The Rest of the
Salt Lake Valley
T he Jordan Valley Water Conservancy District, a wholesaler that supplies water to nearly every community in the Salt Lake Valley except Salt Lake City and parts of Sandy, draws a portion of its water from underground wells. Some of its wells were long ago polluted by Kennecott’s mining operations. And with more polluted water comes more intensive treatment techniques.
Efforts to clean up this polluted aquifer have been in the works since 1986, when the state sued Kennecott for damaging the aquifer. A history book could be written on this water saga, which involves a botched deal that would have let Kennecott off the hook if it paid $12 million, and a trip all the way to the Utah Supreme Court.
Doug Bacon, an environmental scientist with the state’s Division of Environmental Response & Remediation, who has overseen Kennecott’s response to this cleanup, says pollution began seeping into the aquifer in the 1960s.
The most polluted portion of the aquifer is near Copperton, where Kennecott operates its treatment plant. Bacon says this area was polluted by Bingham Reservoir, which was used to provide water for mining operations. The water was highly acidic and contained high concentrations of sulfate and other salts and metals related to the mining process.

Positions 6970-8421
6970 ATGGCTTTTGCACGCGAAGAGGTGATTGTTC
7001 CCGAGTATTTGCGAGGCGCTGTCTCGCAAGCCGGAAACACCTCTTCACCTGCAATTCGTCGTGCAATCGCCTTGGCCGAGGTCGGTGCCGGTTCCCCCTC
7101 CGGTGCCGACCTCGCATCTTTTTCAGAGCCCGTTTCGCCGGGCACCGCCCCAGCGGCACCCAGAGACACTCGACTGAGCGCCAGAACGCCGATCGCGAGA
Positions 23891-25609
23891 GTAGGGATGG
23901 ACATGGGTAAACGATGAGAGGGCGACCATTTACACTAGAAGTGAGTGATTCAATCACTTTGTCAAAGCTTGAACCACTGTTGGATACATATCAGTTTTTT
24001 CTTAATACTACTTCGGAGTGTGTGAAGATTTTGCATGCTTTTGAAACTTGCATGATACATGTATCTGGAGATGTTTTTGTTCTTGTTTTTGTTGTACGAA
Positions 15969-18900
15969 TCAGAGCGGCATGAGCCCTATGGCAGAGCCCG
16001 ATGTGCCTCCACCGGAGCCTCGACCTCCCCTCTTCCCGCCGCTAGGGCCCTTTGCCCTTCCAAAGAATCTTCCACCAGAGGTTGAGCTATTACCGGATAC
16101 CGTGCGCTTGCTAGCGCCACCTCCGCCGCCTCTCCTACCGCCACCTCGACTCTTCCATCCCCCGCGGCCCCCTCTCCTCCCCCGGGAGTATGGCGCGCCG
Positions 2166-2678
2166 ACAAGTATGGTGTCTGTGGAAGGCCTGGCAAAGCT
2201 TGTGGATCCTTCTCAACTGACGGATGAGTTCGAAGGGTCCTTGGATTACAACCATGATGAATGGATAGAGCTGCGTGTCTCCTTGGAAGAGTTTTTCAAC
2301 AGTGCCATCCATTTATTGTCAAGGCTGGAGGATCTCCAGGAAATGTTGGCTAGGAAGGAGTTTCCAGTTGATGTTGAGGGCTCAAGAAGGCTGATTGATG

The reservoir wasn’t sealed and, Bacon says, regulators determined that 1 million gallons had leaked out of the reservoir each day for years, slowly traveling east into the aquifer. Bacon says the reservoir remains, but is triple-sealed to prevent leaks.
A less-polluted section of the aquifer, located roughly between 2700 West and 1300 West, was fouled by 21 evaporation ponds that were used between 1937 and 1965 to catch storm water near the mine. This water, too, seeped out of these reservoirs and tainted the aquifer.
Yet another ground-water fouling technique involved Kennecott’s method of stretching the value of their waste rock by dousing it with acidic water, thereby exposing more copper. Bacon says this didn’t always work out well, with some of the acidic, copper-tainted water moving into the aquifer.
In the end, Kennecott and the Jordan Valley Water Conservancy District decided to build a pair of reverse-osmosis treatment plants to clean the dirty water. Kennecott has been operating that treatment plant for a few years, but the water district has encountered hurdles. The main issue, Bacon says, was cleared up only this year.